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The Grapes of Wrath
John Steinbeck


Even in the worst times, people need a little fun. You know what happens when you work all the time and never play. It's almost an instinct to seek out amusement of some kind in the midst of turmoil. In this interchapter, we're told how the migrants amused themselves on the road and in the camps.

They told jokes and stories- stories of home and stories of fighting Indians and what happened in the army.

Some evenings, instead of eating dinner with their 20 cents, they'd go to a movie in town and come back later and tell the folks all about it.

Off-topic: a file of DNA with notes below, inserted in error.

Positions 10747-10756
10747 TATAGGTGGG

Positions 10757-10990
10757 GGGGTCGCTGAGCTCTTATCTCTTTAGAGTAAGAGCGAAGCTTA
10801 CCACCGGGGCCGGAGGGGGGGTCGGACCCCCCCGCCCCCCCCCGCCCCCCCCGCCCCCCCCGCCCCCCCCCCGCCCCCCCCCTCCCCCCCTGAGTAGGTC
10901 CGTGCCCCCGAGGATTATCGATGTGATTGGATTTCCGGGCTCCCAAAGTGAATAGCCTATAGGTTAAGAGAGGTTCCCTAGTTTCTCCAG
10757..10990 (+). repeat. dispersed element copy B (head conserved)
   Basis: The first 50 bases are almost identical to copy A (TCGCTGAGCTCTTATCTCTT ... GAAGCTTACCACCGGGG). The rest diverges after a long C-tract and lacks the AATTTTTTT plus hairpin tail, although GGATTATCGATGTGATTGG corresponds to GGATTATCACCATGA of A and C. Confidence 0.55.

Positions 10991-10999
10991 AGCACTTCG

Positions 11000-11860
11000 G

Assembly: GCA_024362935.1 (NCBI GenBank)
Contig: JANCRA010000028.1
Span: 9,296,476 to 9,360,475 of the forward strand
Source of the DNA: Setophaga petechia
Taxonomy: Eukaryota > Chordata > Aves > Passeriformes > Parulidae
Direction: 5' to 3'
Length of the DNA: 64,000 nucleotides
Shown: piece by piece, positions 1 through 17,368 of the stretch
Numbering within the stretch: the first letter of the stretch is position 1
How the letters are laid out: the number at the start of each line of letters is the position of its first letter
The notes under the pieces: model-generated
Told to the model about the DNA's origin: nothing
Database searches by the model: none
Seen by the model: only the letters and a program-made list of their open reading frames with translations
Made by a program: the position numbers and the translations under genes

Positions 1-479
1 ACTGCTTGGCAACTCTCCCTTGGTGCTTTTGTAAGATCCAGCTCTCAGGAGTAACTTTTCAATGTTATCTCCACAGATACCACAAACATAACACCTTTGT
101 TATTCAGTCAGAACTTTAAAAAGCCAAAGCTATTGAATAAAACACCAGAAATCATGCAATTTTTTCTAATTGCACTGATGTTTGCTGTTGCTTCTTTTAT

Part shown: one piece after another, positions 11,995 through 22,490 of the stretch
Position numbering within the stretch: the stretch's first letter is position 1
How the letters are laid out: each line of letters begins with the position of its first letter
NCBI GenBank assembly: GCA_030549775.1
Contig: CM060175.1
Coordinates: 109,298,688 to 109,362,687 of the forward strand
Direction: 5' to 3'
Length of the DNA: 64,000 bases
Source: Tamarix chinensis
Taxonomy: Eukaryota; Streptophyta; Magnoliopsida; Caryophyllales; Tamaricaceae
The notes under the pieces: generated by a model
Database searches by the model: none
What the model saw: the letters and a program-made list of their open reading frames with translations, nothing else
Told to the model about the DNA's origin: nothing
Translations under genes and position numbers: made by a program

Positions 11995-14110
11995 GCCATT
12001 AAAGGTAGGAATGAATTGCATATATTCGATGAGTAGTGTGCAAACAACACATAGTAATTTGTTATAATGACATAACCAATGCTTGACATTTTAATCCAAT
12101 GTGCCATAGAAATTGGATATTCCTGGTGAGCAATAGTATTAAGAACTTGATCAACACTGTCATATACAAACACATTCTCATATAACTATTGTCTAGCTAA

Some drank to escape their sorrows.

And some played music. There's nothing like the harmonica, fiddle, and guitar to bring people together, get them to tap their feet, whistle, and dance.

Religion was a form of amusement, too. Talking to God lifted the spirits. A good preacher helped the time pass very nicely.

Steinbeck says, "The migrant people looked humbly for pleasures on the roads."  


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© Copyright 1984 by Barron's Educational Series, Inc.
Electronically Enhanced Text © Copyright 1993, World Library, Inc. Electronically Enhanced Text © Copyright 1993, World Library, Inc.
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